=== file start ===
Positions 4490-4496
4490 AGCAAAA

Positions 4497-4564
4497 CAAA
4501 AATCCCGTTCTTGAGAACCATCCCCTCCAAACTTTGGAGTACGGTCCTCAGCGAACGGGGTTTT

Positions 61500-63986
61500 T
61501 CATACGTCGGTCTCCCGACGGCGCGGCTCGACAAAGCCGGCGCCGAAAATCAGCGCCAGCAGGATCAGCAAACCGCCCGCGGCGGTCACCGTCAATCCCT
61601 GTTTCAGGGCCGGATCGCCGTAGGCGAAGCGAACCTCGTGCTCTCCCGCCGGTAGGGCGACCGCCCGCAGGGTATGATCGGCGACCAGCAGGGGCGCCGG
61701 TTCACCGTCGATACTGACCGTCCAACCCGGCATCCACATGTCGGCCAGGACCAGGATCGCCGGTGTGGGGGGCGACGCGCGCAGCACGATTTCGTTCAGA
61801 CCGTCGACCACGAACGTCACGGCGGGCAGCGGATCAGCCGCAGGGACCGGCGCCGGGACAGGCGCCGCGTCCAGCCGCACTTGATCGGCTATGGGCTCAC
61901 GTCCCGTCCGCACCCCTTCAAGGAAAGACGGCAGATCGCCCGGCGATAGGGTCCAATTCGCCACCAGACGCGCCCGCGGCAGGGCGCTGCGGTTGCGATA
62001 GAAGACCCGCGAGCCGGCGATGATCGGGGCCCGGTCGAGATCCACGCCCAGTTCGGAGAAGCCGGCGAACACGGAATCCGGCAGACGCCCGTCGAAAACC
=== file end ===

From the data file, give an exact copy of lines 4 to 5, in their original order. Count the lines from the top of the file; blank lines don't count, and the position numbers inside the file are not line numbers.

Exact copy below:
4497 CAAA
4501 AATCCCGTTCTTGAGAACCATCCCCTCCAAACTTTGGAGTACGGTCCTCAGCGAACGGGGTTTT